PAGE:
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CAR notes: Simmons getting in synch
Hillcats shortstop complements stellar defense with potent bat
08/03/2011 10:00 AM ET
Andrelton Simmons is hitting .295 over 100 games in his first full season.
Andrelton Simmons is hitting .295 over 100 games in his first full season. (Lynchburg Hillcats)
Andrelton Simmons has turned heads with his strong defensive skills at shortstop ever since the Braves picked him in the second round of the 2010 Draft. He's got speed, range and a spectacular arm.

But it's been his offense that's earned him even more notice this season with Lynchburg. Simmons made a few subtle adjustments at the plate that have paid off handsomely and helped him remain near the top of the Carolina League leaders in average for much of 2011.

Simmons' .295 average is second to only Jose Martinez, who was promoted to Double-A after batting .314 in 79 games with Winston-Salem. Still in search of his first home run, Simmons has 48 runs scored, 37 RBIs, 23 doubles and 16 steals through 99 games and made the Carolina/California League All-Star Game earlier this summer.

He also earned a spot on the post-season Appalachian League All-Star team last year after batting .276 in 62 games with Danville. Simmons is a contact hitter who doesn't strike out much -- he's fanned just 51 times in 622 professional at-bats -- but his work on remaining more patient has proved beneficial in 2011.

"They always tell you to trust your hands ... and I can let the ball get a bit deeper and start my swing a bit later," Simmons said. "I'm still learning. I'm still not perfect. I still jump a bit. You can't just learn it right away. You've got to work on it."

Simmons keeps working on his pitch recognition, meaning he's got to wait longer before deciding to swing. He said that focus is a big reason for his success this season. It's also helped Simmons become a good clutch hitter. He has an impressive .342 average with runners in scoring position.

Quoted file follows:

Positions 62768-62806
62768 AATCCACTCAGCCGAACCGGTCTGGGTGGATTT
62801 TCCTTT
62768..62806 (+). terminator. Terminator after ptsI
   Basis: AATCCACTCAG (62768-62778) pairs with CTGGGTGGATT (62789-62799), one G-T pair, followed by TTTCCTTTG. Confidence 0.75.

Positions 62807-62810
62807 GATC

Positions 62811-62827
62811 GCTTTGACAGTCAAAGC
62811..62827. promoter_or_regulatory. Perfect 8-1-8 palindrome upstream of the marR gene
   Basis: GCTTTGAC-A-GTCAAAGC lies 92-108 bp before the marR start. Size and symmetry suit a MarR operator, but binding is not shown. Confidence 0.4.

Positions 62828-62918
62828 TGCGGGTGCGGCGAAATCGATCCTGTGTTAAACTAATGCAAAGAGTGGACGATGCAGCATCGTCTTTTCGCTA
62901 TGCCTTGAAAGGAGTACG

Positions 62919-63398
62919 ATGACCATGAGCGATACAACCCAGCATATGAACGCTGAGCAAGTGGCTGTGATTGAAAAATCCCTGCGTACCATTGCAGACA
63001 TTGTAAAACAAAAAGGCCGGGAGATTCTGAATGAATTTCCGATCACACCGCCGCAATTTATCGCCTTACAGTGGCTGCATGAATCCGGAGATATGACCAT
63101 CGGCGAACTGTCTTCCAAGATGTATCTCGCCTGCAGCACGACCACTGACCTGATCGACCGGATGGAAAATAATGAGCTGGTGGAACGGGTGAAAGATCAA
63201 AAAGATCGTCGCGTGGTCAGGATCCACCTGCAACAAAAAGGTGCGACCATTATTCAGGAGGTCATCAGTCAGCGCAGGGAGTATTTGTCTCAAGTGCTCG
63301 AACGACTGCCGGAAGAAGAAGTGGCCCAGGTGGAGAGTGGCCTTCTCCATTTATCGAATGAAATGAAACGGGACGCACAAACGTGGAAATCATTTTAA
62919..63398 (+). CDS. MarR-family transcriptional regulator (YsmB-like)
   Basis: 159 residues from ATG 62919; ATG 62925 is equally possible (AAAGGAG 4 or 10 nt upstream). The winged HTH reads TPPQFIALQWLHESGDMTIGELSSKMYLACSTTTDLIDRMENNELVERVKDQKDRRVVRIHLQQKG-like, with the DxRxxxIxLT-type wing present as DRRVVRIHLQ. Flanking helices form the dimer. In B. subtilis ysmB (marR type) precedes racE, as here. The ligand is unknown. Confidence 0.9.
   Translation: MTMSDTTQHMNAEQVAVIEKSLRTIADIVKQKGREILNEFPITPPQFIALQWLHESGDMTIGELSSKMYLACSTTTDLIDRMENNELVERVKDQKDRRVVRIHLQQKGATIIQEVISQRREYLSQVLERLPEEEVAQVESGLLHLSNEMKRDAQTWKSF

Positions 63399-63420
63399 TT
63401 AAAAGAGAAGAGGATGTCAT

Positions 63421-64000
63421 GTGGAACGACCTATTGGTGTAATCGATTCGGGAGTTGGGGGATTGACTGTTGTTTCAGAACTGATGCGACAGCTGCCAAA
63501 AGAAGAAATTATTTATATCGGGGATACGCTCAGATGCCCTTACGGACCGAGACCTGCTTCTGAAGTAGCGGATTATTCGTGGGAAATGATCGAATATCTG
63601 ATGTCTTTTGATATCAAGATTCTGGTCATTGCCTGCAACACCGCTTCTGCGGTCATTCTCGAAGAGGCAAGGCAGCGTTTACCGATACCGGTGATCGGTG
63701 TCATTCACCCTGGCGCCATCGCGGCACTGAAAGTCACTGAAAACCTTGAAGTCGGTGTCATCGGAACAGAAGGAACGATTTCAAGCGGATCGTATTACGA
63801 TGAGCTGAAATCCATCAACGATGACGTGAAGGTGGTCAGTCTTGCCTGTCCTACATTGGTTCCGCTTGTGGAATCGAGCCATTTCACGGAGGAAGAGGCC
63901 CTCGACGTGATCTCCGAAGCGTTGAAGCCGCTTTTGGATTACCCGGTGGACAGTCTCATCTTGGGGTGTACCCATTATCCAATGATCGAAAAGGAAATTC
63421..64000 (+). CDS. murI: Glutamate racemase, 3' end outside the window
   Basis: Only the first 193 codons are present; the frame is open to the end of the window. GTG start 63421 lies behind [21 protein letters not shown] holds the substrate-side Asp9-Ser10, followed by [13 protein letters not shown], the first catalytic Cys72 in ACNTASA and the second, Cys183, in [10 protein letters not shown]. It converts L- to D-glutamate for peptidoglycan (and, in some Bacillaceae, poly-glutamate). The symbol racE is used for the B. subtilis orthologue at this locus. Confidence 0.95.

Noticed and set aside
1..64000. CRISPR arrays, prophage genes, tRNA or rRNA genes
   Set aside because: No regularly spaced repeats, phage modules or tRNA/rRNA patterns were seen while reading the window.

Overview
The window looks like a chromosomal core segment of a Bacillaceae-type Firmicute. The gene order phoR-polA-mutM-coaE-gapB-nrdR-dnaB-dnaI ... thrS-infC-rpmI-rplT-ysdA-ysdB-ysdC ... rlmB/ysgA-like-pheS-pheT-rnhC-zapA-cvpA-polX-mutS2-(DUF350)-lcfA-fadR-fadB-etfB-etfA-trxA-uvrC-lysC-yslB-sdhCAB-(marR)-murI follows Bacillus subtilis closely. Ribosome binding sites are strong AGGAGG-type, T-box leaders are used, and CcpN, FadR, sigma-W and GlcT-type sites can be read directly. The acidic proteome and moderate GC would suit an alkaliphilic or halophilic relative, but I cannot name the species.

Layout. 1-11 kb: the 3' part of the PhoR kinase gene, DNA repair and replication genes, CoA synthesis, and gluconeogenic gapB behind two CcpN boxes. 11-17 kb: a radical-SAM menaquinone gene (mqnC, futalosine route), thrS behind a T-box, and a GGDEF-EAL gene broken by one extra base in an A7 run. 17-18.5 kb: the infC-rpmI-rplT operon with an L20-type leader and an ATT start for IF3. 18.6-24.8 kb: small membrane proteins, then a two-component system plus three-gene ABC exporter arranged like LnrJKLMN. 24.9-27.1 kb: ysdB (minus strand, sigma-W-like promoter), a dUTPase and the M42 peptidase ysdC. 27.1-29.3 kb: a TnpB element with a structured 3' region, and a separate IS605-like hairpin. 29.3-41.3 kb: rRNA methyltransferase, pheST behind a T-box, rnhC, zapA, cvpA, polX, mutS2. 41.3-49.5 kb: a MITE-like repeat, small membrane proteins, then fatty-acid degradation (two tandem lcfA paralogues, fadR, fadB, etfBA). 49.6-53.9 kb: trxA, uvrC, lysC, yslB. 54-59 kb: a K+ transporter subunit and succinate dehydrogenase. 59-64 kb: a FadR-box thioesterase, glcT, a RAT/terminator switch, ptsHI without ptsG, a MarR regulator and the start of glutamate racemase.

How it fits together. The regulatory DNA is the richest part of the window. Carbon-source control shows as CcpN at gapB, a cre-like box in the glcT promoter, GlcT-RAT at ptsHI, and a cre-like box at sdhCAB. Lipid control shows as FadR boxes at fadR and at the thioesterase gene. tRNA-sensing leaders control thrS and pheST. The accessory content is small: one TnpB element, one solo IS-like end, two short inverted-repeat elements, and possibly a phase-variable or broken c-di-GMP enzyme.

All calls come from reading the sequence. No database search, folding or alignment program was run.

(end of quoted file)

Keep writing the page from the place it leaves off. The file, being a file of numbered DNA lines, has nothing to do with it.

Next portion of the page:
The patience is paying off.

"I learned how to be a hitter," Simmons said. "I'm a different hitter in different situations. It's just starting to click this year -- the basics, things you already know. Now, [I have] just a bit more experience, and I'm learning how to deal with it."

The improved offense makes Simmons a more complete player, since he's already a talented defender. He played shortstop and pitched at Western Oklahoma State College, throwing fastballs in the mid-90s.

Simmons wanted to play shortstop after being drafted. His combination of speed and range lets him gobble up most balls in his area and also easily throw out people from deep the hole, a calling card for any shortstop.

"This kid is unbelievable at shortstop, and he's going to do better," said Lynchburg manager Luis Salazar. "He can go to the big leagues and play good [defense] for you right now."

Simmons has made 20 errors this year, but he said most of those have been on throws and possibly being too aggressive at times -- which can be fixed.

For the future, the 6-foot-2, 170-pound Simmons wants to keep improving at the plate since that makes him a solid all-around player who could have a chance to make the Major Leagues.

"I'll keep doing what I'm doing and getting better at it," Simmons said. "[My] goal for next year is to be heavier and stronger, and that [should] help my hitting a lot."

In brief

Staying hot: Frederick won the Northern Division's first-half, and the Keys are doing even better in the second half. They went 41-28 in the first half and are a league-best 24-12 in the second half with a four-game lead over Potomac.

Good start: Salem's Chris Martin hasn't had any problems adjusting to the Carolina League, giving up just two runs in his first 25 1/3 innings. He's struck out 13, walked just three and has an impressive 0.71 ERA in his first nine games.

Sheer perfection: Travis Adair of Myrtle Beach got hits in 10 straight at-bats over a four-game stretch last week. He went 9-for-9 over three games against Lynchburg before getting a hit in his first at-bat in the next game (against Winston-Salem). Adair also walked twice during that stretch.

Jeff Seidel is a contributor to MLB.com. This story was not subject to the approval of the National Association of Professional Baseball Leagues or its clubs.
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